How did it come to be that Brett and Jodie played in this records (“Primitive and Deadly”)? Dylan: I did part of my solo project Drcarlsonalbion with Jodie. I’ve known Jodie for a long time, he booked the first Earth shows in the UK and I’ve known him for years before he admitted he was a guitar player. And with Brett, the second Earth show ever was with Caustic Resin which was his first band. Adrienne: Huge Caustic Resin fan! Dylan: I’ve basically known him since 1990. Adrienne: He is another person like Mark where we wanted to work with him for a long time, then finally, on the same project, we got both of those guys.
I have two more questions for you (although if it were up to me I could be interviewing you for hours). There are a couple of things I am very curious about. One of them is, how did you get Bill Frisell to play the “Bees[…]” album Dylan: That was through Steve Moore, the trombone and key player. Because he was a jazz guy and plays with Bill Frisell. Don: Bill heard some of the demos and I think he really liked what he heard. And he agreed to come and play. Adrienne: He doesn’t agree just to play with anyone, so we really lucked out. Don: He can be quite picky. Dylan: Yeah, he is just a super nice guy. Adrienne: He came into the studio first take and he just made everyone look like… Oh, he is just so good. He was ridiculous to watch. Don: He is very humble. Adrienne: Yeah, he is the sweetest guy.
Because he used to live in New York and then moved to Seattle, right? Don: He moved to Seattle I think in 1993, he was in Naked City with John Zorn and Wayne Horvitz, who both moved to Seattle. Dylan: to get away from Don (laughs). Don: It was more because it was cheaper to live in Seattle Adrienne: Yeah… Dylan: Yeah… (laughs). Adrienne: Almost not any more
Why do you have a Plymouth Barracuda on the cover of “Pentastar”? Dylan: I was really into Mopars. Yeah, we are car nerds. Adrienne: yeah, we really like our cars. Dylan: Yeah, I love Mopars. Adrienne: Now you like fancy clothes (laughs). Don: You asked why? Oh god, it is the sexiest car ever built. Dylan: Yeah that is why the video is all about the car. Adrienne: It is kind of hard to justify or quantify that one. “We put a car on the cover just because we like it , it’s sexy” (laughs).
I mean, the rest of the covers kind of make sense. This one I particularly like and I always wandered if there was a special reason for it. Don: Accidentally, that’s the Earth album I’ve ever paid for (Adrienne and Dylan laugh). When I moved to Portland before I met Dylan and Adrienne, that record was out and I said “Um, I’ll buy this one”. I didn’t know how it sounded like cause I heard the early Earth stuff on mix tapes. Because I grew up in Buffalo and there Earth stuff was very difficult to obtain. Mix tapes only. When I listened to it was like “what is this music!?”. Earth, from Seattle. I never knew that when I moved to Seattle I was gonna join them. Adrienne: Being in and out for ten years.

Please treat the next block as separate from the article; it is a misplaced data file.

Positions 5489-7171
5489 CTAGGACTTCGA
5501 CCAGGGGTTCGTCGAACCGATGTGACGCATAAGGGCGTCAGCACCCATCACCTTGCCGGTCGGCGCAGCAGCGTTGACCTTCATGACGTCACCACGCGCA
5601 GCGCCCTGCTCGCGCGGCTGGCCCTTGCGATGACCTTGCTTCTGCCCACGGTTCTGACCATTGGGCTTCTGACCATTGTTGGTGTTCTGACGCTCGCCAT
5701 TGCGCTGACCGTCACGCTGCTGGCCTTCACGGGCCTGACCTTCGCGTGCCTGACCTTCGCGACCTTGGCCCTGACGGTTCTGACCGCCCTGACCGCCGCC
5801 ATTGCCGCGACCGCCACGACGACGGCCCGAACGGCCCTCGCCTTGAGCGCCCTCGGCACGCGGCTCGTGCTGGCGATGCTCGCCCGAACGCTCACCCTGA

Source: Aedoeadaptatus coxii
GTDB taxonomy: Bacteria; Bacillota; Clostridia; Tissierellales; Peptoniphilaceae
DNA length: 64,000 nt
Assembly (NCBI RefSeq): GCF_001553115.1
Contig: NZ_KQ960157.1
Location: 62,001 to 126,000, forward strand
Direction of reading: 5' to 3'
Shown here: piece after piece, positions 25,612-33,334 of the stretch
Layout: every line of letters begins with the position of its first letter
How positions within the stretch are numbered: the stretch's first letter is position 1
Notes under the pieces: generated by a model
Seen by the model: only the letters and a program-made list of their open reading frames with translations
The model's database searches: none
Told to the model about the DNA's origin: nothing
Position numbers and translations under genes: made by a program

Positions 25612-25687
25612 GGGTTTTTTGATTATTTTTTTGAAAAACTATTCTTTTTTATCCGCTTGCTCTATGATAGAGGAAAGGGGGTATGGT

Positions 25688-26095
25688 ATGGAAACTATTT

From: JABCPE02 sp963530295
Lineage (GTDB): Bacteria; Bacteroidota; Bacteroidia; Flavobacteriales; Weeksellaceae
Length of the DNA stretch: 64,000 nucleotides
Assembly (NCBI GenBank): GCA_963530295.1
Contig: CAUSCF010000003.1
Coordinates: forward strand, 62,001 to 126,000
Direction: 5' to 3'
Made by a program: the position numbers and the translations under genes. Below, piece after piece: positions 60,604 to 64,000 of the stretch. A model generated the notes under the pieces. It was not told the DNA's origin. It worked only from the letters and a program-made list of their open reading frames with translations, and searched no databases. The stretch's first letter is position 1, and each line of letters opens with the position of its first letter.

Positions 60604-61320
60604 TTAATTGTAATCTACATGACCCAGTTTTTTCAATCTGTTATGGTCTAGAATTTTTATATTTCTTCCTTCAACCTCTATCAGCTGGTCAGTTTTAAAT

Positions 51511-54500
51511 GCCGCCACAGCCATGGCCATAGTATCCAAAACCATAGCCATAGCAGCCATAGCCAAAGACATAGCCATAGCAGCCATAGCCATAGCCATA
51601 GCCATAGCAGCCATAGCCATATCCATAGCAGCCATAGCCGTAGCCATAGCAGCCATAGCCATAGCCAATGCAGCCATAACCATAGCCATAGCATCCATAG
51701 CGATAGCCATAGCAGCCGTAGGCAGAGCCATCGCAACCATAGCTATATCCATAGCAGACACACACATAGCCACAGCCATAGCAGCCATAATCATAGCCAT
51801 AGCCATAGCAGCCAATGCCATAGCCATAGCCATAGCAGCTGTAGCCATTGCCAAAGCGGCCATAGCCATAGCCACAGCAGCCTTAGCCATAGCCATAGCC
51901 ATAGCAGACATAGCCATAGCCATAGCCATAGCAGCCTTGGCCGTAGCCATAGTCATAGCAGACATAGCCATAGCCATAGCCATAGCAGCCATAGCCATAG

The cover arts in the Earth albums are amazing. One of my fave ones is the one for “Hex”. The one for “Bees[…]” is also very beautiful. Graphically you had pretty interesting visual artist working with you, like Seldon Hunt, Josh Graham… Dylan: Yeah, it is funny, because in the Sup Pop era I was more of a control freak, “Oh, I’m doing the covers, blah blah blah”. Now I meet artist and I like what they do and I trust that what they’ll do a great job and leave them alone. And they always do. Don: Yeah we had Seldon Hunt, Simon Fowler, Steve O’Malley, Arik Roper, Stacey Rozich…
And the artwork for Primitive and Deadly by Samantha Muljat is brilliant as well. Dylan: To me, because I grew up with albums and their cover art… the great albums aren’t great albums just because of the songs. They are great albums because of the songs but also the order of the songs, the cover…you know what I mean, it is a complete package. Adrienne: It all becomes in one in your memory. Living like crazy by the visual of it. Dylan: I’ve always kept the idea that it shouldn’t be like “Oh, five great songs in a shitty cover”. Adrienne: Well, and I’ve always thought that if you are in a instrumental band a) your titles better be amazing, b) your artwork better be even more, because you are not saying very much you have to be very evocative and powerful.
Everything has to make you proud of being into the band. Adrienne: yeah, bring them into the secret world.
Thank you very much for spending this time with me. I think there is no need to ask if you are feeling good, I can see you are in good shape… (while looking Dylan in the eye) Dylan: yes. Yes, totally.
So I hope there are many albums and many shows to come. Dylan: There will be.